Rodriguez: And that can emerge in different ways.
Thiboutot: Yes. In some ways, we’re still looking for moral character, but it’s not defined the same way. One can now define moral character as the bravery of a young person stepping forth to his or her true identity, which in the days of Strong may have been viewed as immoral activity. That’s why there’s no formula. The social landscape is always shifting.
Rodriguez: The question we often get from parents is: What is that one thing that’s going to get my child noticed in the process? I often say it’s not that one thing. It’s a compounding of complementary information. What the students share about themselves in their essays is often echoed in the recommendation letters or comes out during an interview. Ideally, it’s a two-way street. The applicants learn something from the process and, along the way, we come to appreciate the journey that brought them to our door.
Thiboutot: And how that journey can intersect with what Carleton offers—in that they can benefit from what Carleton offers, but also contribute to Carleton. It has to be mutual that way. And it’s not for everyone. Sometimes, in fact, it’s easier talking about who it’s not for than who it is for.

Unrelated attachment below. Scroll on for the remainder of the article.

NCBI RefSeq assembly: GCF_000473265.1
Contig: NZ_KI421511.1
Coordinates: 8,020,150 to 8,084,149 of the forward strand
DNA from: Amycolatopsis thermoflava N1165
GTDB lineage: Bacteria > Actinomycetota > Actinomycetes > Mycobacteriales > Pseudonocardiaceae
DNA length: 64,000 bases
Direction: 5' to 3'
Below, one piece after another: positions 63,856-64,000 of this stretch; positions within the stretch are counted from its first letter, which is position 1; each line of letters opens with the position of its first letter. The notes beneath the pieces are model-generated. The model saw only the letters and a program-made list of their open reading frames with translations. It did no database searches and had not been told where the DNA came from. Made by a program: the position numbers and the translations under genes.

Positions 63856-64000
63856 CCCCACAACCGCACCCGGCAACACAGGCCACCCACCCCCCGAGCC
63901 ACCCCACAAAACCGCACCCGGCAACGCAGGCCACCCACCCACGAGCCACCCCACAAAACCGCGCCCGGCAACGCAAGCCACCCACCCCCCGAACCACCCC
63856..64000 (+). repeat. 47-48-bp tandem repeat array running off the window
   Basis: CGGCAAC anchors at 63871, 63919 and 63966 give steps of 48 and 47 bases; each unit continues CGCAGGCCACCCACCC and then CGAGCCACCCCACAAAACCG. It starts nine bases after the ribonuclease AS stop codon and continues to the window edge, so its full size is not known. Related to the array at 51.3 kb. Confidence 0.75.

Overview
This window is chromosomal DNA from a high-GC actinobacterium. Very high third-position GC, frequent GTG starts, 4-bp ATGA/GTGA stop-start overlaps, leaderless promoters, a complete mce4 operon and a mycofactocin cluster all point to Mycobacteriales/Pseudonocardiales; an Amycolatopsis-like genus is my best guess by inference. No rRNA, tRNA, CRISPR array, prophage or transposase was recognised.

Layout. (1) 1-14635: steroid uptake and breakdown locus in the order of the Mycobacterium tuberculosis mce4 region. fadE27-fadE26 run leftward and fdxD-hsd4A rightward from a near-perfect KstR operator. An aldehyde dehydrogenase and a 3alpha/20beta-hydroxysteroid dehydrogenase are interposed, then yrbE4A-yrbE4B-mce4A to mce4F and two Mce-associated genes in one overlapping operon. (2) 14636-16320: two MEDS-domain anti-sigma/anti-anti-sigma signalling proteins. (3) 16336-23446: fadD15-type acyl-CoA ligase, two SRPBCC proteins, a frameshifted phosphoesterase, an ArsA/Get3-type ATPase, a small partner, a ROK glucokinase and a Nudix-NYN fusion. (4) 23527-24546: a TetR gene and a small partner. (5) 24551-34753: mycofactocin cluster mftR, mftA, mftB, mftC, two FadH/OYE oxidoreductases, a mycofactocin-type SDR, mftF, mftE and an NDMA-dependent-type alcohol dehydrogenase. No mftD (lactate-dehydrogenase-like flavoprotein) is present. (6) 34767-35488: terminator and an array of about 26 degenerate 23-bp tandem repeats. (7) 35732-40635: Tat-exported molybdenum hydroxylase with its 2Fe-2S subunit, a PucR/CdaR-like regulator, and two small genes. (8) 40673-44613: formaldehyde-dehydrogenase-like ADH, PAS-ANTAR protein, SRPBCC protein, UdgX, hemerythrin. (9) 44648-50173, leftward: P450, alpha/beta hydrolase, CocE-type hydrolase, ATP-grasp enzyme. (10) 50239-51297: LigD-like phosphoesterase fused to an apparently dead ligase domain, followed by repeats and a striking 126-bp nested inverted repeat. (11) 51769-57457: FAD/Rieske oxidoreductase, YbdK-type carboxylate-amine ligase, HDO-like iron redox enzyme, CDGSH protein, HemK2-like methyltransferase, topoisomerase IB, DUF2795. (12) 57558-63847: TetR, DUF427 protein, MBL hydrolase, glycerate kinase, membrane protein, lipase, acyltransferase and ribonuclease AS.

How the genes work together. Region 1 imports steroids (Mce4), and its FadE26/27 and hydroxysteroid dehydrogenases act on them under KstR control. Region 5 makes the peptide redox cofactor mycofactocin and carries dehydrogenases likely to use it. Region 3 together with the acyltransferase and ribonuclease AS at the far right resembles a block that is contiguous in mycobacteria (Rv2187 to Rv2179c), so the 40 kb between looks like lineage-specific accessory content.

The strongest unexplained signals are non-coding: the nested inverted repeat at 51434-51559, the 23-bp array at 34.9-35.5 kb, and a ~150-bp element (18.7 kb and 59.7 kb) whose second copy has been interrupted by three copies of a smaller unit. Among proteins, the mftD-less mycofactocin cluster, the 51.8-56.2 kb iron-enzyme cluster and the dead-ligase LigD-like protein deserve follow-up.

Schimke: Paul, do you remember what made Art stand out as an applicant and a student?
Thiboutot: Like Art, I was a first-generation student. So, to see anyone for whom English is a second language attempt to be the first in their family to attend college always resonates for me. I also remember that when he was a junior or senior, I could see Art becoming a college administrator. The temperament was there. He liked speaking in public. He liked organizing things. And—I’m going to embarrass him now—he was one of the better-dressed student workers. Sometimes he actually would come to the office wearing a tie.
Rodriguez: My defining memory of Paul is from new-student orientation. All the first-year students had gathered in the chapel. The president spoke. The dean of the college spoke. And then Paul got up to welcome us. He told each of us to look to the person on our left, then look to the person on our right, and then he said, “There was a mistake in the admissions process and one of you got the wrong letter.” We all just froze.
Thiboutot: I used to do that. I did that for about 10 years.
Rodriguez: I think everybody was like, “Oh, no. It’s me.”
Thiboutot: It was my way of acknowledging everyone’s anxiety.
Rodriguez: It definitely got our attention. It also ended up being a comfort. When my new-student group got together later, we talked about how we all wondered if we were the one who wasn’t supposed to be there. It revealed who Carleton students are: students who are smart and ambitious, but also have humility and, ultimately, a great sense of humor. Hopefully, I carry those traits with me to this day.